These matches are mostly about being civil.
The reference was to the Ryder Cup, which took on a life of its own over the last two decades with marketing ploys such as the ``War on the Shore'' and the ``Battle at Brookline.'' It made the Ryder Cup one of the marquee golf events in the world, but brought along plenty of acrimony.
That's hard to find at the Presidents Cup.
As the sun rose over the trees behind the driving range Wednesday morning, Fred Couples was loosening up with a few wedge shots when he realized his grips were too smooth.
Standing behind him was Brennan Little, the caddie for Mike Weir of Canada.
``You want some sand paper?'' Little said.
``Yeah. Do you have some?'' Couples said, then realized he had fallen for a trick. ``Oh, I get it. There's a Home Depot down the street, right?''
Both laughed, and Little headed inside to get the sand paper.
``You're on the International side, and you're helping me out?'' Couples said, feigning incredulity.
Later in the afternoon, Nicklaus and International team captain Gary Player sat at a table with their assistants next to them to talk about the first session of pairings Thursday. Player's assistant is Ian Baker-Finch, who pulled out a stack of 5-pound British notes with Nicklaus' image on the front.
``Jack, I've got 100 5-pound notes. Can you sign them for me?'' Baker-Finch said.
``Now?'' Nicklaus replied. ``I've got nothing better to do.''
Turns out he only had 18 bills, but Nicklaus sat at the table and scribbled away until it was his turn to talk.
And how's this for everyone getting along?
Tiger Woods walked off the first tee with Butch Harmon at his side. Harmon was there with Couples, with whom he has worked the last two years; Woods and Couples will be paired in the first match Thursday afternoon against Adam Scott and two-time U.S. Open champion Retief Goosen.
The Presidents Cup once was described as the United States against a bunch of guys from Florida, which is only a slight exaggeration. Most players from the International team (every country but Europe is eligible) have homes in the United States and play primarily on the PGA Tour.
They see each other just about every week. Vijay Singh lives a mile or so away from Jim Furyk and Fred Funk in Ponte Vedra Beach, Fla. They will be opponents Thursday, with the Furyk-Funk team taking on Singh and Mark Hensby of Australia (who lives in Arizona) in the second of six alternate-shot matches.
But don't get the idea this is a hit-and-giggle affair, a team event in which no one cares who wins.
``Just because the match is friendly doesn't mean that it can't be intense,'' Furyk said. ``These matches have always had a great spirit to them. We all have a lot of pride. If one side is going to win this week, you can bet that one of us is going to be crowing a little bit, all winter, talking about the matches.''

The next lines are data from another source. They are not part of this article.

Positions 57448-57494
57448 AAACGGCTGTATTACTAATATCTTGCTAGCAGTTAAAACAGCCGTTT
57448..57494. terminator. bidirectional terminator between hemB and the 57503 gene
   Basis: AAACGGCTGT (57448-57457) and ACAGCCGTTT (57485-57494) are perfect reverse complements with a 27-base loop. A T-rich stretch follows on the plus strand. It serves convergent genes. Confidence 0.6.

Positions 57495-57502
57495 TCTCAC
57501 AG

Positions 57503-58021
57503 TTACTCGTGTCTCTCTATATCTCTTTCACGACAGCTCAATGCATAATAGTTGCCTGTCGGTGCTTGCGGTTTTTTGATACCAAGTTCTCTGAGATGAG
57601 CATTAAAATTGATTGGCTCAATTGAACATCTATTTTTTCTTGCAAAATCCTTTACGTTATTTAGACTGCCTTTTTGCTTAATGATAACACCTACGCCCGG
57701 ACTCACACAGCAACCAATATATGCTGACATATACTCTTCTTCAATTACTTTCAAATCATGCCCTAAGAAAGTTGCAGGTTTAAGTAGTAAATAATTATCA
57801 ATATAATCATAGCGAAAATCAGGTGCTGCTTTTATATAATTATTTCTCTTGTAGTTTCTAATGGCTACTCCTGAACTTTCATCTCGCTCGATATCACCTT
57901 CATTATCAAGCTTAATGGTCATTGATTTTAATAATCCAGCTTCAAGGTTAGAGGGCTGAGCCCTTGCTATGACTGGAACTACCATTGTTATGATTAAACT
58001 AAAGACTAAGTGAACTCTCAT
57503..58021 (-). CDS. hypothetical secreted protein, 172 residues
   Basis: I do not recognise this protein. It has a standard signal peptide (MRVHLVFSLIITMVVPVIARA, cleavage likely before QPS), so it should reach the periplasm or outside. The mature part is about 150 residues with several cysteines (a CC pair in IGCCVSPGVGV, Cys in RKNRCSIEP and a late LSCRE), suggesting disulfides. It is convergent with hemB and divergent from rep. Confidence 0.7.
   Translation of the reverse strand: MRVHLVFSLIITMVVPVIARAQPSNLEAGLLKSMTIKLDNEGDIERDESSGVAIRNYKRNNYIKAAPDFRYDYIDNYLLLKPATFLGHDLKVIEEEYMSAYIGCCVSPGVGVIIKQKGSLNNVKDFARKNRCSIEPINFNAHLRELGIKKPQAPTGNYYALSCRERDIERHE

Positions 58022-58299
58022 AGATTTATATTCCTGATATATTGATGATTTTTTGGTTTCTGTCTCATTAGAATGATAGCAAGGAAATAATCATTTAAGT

There was more confusion than crowing the last time.
The Presidents Cup ended in a bizarre tie two years ago in South Africa. After four days left the teams at 17-all, Woods and Ernie Els played a nail-biting playoff that lasted three holes and more pressure over par putts than either had faced in the 11 majors they have won.
When it was too dark to continue, Nicklaus and Player agreed to a tie. But when Nicklaus gently reminded Player that the United States would retain the cup because it was defending champion, the International team revolted.
They agreed to share the cup, leaving a score to settle this time around.
The advantage goes to the Americans.
Both teams have an array of stars -- most agree that the International team is stronger than anything Europe can offer in the Ryder Cup -- but the Americans have dominated on their home course at the Presidents Cup. They are 3-0 at RTJ, and five years ago turned the biggest rout in the short history of this event, winning 21 1/2 -10 1/2 .
One reason might be that a more civil atmosphere makes the Americans more relaxed.
``Our team tends to be a little more loose,'' Furyk said. ``We have a little bit more fun during the Presidents Cup.''
The Presidents Cup still has its moments.
Woods still gets bent out of shape over his match five years ago against Singh, when the Fijian's caddie wrote ``Tiger Who?'' on the back of his cap. Most people got a laugh out of it, especially because it was clear the United States was going to win handily.
``At the time, I certainly didn't appreciate it,'' Woods said. ``I thought it wasn't real respectful. I know he tried to do it in fun, but I didn't take it that way. I went out there and beat him, 2 and 1. So that's my response to it.''
Woods and Singh likely will play against each other in Sunday singles, because captains fill in their lineups one at a time and they try to create entertaining matches.
Singh said it was no big deal, and time to let it go.
``I think the issue was in 2000, and it's 2005 now,'' he said. ``It's five years away and it's gone. I think I've forgotten about it as everybody else has but you guys. So let's just forget about it.''
After all, this is a civil affair.
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